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Mueller’s investigation will dominate Bill Barr’s confirmation hearing

Trump’s nominee for attorney general will face questions about his past comments and that memo.

President Trump’s Attorney General Nominee William Barr Meets With Lawmakers On Capitol Hill
Attorney General nominee Bill Barr on Capitol Hill ahead of confirmation hearings in January 2019.
Photo by Chip Somodevilla/Getty Images

William Barr, President Donald Trump’s nominee for attorney general, goes before the Senate Tuesday for his confirmation hearing.

He’s been here before.

In November 1991, the Democrat-controlled Senate unanimously confirmed Barr to become attorney general under the George H.W. Bush administration. Barr, who had been serving as acting attorney general, won bipartisan support from lawmakers. Then-Rep. Chuck Schumer (D-NY) called Barr “a capable Attorney General.”

Compare that to 2019: Schumer, now Senate minority leader, is calling on Trump to rescind Barr’s nomination altogether. Nearly 30 years later, Barr’s confirmation hearings — scheduled for Tuesday and Wednesday — are shaping up to be contentious affairs as Barr attempts to reprise his role as attorney general, which includes overseeing special counsel Robert Mueller’s Russia investigation.

Democrats are sure to focus on Barr’s opinions about the Mueller investigation — specifically, an unsolicited memo Barr wrote to the Justice Department in June that blasted the special counsel’s obstruction of justice inquiry into Trump. The memo was made public last month, and immediately led some to question whether his skepticism of the probe had endeared him to the president. Barr had also defended Trump’s firing of FBI Director James Comey in an op-ed, and was quoted in media reports in 2017 saying Hillary Clinton should be investigated.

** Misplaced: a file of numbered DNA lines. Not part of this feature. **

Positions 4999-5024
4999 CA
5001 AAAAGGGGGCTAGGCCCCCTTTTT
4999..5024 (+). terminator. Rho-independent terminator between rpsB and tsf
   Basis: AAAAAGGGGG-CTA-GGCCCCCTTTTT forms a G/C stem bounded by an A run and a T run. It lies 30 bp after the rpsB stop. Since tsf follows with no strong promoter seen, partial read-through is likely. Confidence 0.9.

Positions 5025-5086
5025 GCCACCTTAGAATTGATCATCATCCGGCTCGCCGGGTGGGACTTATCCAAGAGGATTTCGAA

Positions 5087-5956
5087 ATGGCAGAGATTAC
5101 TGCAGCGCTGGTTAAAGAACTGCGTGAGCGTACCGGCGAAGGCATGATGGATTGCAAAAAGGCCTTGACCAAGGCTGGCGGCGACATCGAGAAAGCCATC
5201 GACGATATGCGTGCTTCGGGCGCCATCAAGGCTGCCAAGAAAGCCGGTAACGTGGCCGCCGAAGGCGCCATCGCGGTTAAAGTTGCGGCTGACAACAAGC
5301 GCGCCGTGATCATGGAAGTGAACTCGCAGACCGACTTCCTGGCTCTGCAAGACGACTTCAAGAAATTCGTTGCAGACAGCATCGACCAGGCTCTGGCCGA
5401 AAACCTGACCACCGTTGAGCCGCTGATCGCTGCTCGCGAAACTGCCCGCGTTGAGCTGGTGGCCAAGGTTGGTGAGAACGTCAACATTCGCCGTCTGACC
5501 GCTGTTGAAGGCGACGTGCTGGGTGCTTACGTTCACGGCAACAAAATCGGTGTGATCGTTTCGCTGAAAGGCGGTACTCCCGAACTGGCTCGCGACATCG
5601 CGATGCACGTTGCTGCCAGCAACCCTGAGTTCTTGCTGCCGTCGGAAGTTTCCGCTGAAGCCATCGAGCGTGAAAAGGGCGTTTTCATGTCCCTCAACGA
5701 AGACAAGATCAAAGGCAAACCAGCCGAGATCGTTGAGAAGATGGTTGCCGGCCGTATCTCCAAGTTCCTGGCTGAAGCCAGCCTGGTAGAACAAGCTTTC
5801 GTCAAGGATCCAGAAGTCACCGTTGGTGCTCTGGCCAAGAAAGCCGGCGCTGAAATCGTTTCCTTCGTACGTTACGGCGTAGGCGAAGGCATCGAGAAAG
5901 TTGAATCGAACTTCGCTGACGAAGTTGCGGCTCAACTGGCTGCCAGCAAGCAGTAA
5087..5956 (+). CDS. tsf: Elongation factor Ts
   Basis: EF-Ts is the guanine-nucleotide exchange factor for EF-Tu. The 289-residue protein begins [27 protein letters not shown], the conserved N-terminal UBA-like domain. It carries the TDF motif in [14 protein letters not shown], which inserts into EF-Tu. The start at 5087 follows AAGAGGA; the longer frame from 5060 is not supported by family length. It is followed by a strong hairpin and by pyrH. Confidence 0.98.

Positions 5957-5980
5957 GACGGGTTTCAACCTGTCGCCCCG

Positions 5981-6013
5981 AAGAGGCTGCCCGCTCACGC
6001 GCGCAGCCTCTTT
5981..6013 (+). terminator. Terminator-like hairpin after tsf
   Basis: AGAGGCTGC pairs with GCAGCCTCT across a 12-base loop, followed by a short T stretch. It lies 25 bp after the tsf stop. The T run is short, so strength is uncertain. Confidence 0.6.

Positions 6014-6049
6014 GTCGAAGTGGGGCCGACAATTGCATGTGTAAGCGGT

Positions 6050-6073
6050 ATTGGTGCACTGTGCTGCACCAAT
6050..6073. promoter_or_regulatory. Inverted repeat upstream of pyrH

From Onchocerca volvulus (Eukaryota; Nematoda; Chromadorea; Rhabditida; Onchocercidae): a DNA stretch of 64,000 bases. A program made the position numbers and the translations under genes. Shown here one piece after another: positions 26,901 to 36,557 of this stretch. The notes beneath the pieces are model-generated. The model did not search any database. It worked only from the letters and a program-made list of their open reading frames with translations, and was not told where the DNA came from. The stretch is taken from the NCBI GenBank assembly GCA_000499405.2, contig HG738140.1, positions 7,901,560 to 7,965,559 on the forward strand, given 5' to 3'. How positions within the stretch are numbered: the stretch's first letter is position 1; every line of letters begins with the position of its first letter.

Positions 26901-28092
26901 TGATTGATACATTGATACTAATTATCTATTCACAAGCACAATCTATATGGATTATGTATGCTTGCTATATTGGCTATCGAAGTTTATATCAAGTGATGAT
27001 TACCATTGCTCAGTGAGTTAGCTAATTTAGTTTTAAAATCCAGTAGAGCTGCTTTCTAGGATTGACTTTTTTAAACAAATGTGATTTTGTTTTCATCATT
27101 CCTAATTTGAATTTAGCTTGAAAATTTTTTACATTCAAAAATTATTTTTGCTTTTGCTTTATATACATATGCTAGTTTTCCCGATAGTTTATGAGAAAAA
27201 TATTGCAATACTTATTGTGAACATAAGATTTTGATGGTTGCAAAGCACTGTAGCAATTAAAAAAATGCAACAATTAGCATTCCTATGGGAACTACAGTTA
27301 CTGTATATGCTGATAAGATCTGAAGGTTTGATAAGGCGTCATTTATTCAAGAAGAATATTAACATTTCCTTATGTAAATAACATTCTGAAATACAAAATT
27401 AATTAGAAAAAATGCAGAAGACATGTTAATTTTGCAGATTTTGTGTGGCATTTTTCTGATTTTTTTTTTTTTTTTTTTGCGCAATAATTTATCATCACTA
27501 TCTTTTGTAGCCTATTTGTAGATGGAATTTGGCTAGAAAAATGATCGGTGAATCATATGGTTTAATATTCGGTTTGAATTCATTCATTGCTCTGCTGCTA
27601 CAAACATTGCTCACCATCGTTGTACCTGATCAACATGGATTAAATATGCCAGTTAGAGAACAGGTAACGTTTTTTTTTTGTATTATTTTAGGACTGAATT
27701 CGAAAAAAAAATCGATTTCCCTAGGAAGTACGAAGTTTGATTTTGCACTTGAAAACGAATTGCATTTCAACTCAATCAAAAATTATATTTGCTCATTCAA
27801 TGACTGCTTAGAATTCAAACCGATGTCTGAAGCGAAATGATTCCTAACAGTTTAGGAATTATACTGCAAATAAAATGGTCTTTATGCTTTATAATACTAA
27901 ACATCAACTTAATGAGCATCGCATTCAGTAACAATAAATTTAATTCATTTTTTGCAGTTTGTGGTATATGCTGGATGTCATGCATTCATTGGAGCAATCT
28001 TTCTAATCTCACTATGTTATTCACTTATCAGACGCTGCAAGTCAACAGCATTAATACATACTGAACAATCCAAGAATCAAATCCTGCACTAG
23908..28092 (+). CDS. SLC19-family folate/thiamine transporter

Barr has an extremely expansive view of executive power, and if confirmed, could be in charge of the Justice Department when Mueller wraps up his investigation and likely compiles a final report.

Lawmakers will pressure Barr to guarantee he won’t try to intercede or try to squash any of Mueller’s conclusions. Trump repeatedly griped at former Attorney General Jeff Sessions for being insufficiently loyal and recusing himself from the investigation into Russian collusion, so Democrats will no doubt be questioning Barr on whether he will be sufficiently independent of the president if confirmed to the post.

Barr seemed ready to appease lawmakers’ fears in his prepared remarks for the Judiciary Committee. “I believe it is in the best interest of everyone — the President, Congress, and most important, the American people — that this matter be resolved by allowing the Special Counsel to complete his work,” Barr was expected to say Tuesday. “The country needs a credible resolution of these issues. If confirmed, I will not permit partisan politics, personal interests, or other improper consideration to interfere with this or any other investigation.”

Barr added that he believed “it is very important that the public and Congress be informed of the results of the Special Counsel’s work” and that he would “provide as much transparency as I can consistent with the law.”